The left posterior inferior frontal gyrus (pIFG) is a part of the articulatory network I involved in motor syllable programs. The articulatory network itself contains three cortical areas; the posterior inferior frontal gyrus, the premotor cortex, and the anterior insula. These systems are interrelated but each has specific independent functions in speech comprehension and production. This system acts mostly when the vocal tract opens and closes during syllable production. Considered a “controller” of the motor aspect of speech production, the pIFG does not directly interact with the vocal tract; instead, it acts indirectly through the motor cortex. The posterior inferior frontal gyrus, connected to Brodmann Area 44, codes motor programs for this system while the auditory cortex (via the Spt) houses a series of sensory targets. Together, these areas function as a sensory-motor loop for syllable information coding.
In a study conducted comparing phonological and arithmetic processing and the involvement of different sections of the interior frontal gyrus and angular gyrus, cortical activation for phonology, subtraction, and multiplication tasks was compared. The predetermined language-calculation network was limited to the left inferior frontal gyrus, angular gyrus, superior parietal lobule, and the horizontal portion of the intraparietal sulcus. The results were significant to support that there was a pattern of left lateralization for each of these tasks all activating the Perisylvian fissure network, with some general localized areas for phonology and arithmetic. It was supported that phonology activated the pIFG and anterior angular gyrus, multiplication mainly implicated the anterior inferior frontal gyrus and the posterior angular gyrus. These systems are activated through similar neuronal processes but independently placed along the network.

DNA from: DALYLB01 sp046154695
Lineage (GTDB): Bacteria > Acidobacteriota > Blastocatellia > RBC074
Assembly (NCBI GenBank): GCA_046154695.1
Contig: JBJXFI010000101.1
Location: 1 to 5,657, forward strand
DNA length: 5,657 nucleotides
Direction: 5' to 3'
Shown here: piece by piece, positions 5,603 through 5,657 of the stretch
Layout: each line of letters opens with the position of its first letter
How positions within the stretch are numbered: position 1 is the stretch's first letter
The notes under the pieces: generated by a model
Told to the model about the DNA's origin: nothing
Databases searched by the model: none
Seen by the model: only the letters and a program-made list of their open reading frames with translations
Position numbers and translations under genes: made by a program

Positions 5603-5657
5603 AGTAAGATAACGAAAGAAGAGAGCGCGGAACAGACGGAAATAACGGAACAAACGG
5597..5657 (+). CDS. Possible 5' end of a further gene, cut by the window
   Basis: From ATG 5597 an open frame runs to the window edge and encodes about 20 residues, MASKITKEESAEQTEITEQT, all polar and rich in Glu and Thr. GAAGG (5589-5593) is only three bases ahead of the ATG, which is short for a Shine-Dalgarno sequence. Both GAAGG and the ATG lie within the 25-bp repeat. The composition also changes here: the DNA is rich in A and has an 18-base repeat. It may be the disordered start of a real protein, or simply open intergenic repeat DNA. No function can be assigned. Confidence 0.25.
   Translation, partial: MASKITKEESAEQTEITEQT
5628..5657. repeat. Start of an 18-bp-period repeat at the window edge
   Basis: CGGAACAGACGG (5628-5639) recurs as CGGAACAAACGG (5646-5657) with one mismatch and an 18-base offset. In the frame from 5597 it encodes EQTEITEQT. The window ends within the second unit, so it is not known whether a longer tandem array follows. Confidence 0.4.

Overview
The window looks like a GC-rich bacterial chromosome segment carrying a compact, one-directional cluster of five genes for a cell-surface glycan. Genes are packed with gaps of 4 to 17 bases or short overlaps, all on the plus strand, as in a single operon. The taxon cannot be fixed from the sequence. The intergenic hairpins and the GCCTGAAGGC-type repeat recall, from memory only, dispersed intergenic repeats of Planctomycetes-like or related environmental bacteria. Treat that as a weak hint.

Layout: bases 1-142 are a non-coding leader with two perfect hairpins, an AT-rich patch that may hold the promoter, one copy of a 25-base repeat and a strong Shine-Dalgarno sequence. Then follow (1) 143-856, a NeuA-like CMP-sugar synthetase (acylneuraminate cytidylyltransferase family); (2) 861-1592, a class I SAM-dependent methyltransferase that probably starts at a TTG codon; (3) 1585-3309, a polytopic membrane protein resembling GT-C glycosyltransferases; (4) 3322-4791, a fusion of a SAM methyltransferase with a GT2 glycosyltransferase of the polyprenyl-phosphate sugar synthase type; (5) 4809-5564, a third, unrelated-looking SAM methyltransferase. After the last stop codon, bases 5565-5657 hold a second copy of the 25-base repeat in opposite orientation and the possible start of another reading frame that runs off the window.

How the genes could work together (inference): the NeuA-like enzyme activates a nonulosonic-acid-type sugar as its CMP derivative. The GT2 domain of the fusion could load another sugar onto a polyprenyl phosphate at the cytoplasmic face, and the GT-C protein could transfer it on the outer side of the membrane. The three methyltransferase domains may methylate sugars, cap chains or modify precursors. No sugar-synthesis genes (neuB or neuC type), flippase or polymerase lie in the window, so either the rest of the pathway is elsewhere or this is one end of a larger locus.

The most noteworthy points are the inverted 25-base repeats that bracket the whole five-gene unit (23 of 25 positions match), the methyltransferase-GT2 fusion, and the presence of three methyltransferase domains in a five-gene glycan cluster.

The left inferior frontal gyrus (IFG) is also extremely important for language comprehension and production due to the fact that most language processing takes place in the left hemisphere. Commonly known as “Broca's area”,persons with damage in this region often have a type of non-fluent aphasia known as Broca's aphasia. Broca's area is located on the left hemisphere of the brain and encompasses Brodmann's area 44 and 45. Both overall have contributions to verbal fluency, but each has its own specific contribution. Area 44 is involved in the language production and phonological processing due to its connections with motor areas like the mouth and tongue. Area 45 is a part of the anterior inferior frontal gyrus and is involved in semantic processing. Characteristics of Broca's aphasia include agrammatic speech, relatively good language comprehension, poor repetition, and difficulty speaking. Persons with Broca's aphasia do not have deficits in language comprehension; however, they speak mostly in short utterances of a few words at a time, mostly nouns. Their speech is limited to short sentences, and producing sound is a very difficult task for those affected. The left IFG has also been suggested to play a role in inhibitory processes, including the tendency to inhibit learning from undesirable information. For example, TMS to the left IFG has been shown to release such inhibition, increasing the ability to learn from undesirable information.